* Objects First Approach. Students learn to design with objects from the start. In more traditional approaches, students first learn "programming basics in the context of procedural programming in the small." Since this frame of reference is essentially useless when attacking large-scale problems, students must later "re-learn how to approach problems. Instructors can present material from a point of view that will "make sense" throughout the curriculum. Presentation and justification of programming principles and good techniques is easier.
A young Dutch-American archaeologist returns to Java after World War II. He marries a young Indonesian childhood sweetheart, now herself studying archaeology. Together they work to reconstruct a temple in a mountain lake. It points to an ancient mystery. The search for an answer to this takes decades and is found to involve a legendary ancestor. Discovering his secret leads to the discovery of a lost cave, tomb for a mysterious couple found to have been buried 2000 years ago. The possible implications of the discovery require moving ahead cautiously. Finally, the use of scientific research helps solve this incredible discovery which then forces a reassessment of the history of Jesus. Overarching concerns of the national government call for a meeting of Christian and Islamic leaders, historians and linguists to discuss how to proceed. Afterwards Christians meet and discuss how to reveal this ancient secret to the Christian world.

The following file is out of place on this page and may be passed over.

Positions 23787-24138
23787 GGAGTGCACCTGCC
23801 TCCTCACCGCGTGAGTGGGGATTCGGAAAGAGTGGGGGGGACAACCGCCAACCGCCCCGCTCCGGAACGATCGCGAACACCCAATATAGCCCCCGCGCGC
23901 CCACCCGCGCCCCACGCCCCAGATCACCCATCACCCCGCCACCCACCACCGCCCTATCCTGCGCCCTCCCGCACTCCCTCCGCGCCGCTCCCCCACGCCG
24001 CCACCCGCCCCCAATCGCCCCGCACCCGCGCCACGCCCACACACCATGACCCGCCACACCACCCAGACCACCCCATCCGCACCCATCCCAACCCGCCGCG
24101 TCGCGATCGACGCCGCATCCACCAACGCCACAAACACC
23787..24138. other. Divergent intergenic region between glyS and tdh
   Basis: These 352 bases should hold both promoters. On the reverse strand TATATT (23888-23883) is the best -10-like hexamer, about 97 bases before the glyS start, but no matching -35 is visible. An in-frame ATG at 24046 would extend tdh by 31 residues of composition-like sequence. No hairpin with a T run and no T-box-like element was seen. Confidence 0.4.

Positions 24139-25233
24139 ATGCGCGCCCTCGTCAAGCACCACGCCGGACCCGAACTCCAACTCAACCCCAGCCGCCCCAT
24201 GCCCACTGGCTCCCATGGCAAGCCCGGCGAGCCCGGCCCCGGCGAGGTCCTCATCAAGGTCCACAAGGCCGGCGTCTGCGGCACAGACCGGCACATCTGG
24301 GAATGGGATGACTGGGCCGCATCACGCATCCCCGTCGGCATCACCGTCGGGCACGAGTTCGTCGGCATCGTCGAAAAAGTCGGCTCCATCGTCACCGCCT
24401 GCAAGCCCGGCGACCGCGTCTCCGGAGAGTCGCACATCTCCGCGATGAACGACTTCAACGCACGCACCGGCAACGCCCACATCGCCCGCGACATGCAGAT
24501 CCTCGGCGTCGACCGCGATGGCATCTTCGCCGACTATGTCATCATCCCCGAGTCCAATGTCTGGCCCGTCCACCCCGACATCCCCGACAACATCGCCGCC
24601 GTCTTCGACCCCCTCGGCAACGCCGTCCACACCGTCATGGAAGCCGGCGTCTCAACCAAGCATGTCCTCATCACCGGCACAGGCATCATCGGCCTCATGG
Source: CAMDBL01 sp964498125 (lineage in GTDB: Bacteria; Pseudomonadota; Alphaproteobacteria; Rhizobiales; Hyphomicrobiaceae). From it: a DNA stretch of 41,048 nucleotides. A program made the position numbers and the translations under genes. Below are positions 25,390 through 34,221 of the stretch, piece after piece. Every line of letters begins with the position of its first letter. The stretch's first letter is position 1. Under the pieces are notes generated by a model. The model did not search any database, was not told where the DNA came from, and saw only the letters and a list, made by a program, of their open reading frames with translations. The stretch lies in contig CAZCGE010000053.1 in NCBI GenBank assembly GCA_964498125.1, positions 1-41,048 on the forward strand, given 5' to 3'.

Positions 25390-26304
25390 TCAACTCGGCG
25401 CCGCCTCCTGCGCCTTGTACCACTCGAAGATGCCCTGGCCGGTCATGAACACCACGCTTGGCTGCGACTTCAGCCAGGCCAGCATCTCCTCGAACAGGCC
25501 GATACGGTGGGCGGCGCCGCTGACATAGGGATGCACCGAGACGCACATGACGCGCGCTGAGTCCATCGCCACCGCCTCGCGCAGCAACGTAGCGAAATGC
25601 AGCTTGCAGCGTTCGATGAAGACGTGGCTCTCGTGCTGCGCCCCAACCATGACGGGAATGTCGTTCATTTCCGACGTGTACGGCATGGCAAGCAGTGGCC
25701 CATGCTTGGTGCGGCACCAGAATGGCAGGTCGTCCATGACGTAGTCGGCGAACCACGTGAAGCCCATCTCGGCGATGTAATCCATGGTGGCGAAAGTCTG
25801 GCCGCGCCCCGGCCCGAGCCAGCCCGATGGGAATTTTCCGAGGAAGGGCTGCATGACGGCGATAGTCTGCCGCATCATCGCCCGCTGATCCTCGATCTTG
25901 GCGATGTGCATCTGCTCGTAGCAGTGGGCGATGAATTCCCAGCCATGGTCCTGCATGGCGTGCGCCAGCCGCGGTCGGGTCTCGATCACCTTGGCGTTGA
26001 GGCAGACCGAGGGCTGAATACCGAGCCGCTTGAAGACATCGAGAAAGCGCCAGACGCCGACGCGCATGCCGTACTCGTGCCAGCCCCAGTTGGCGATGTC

Based on anthropological fieldwork in the 1990s, this book provides an ethnographic perspective in its examination of the politics and policies of cultural tourism as they were played out under the Indonesian New Order regime. The successful New Order tourism policy ensured that tourism development both contributed to, and benefited from, increasing economic prosperity and a long stretch of political stability. However, that success has come at a price; the policy to encourage mainly 'high-quality' tourism revolved around carefully constructed and controlled tourist experiences that have led to local inequalities. The failure of this policy is analysed in a detailed case study of the city of Yogyakarta.
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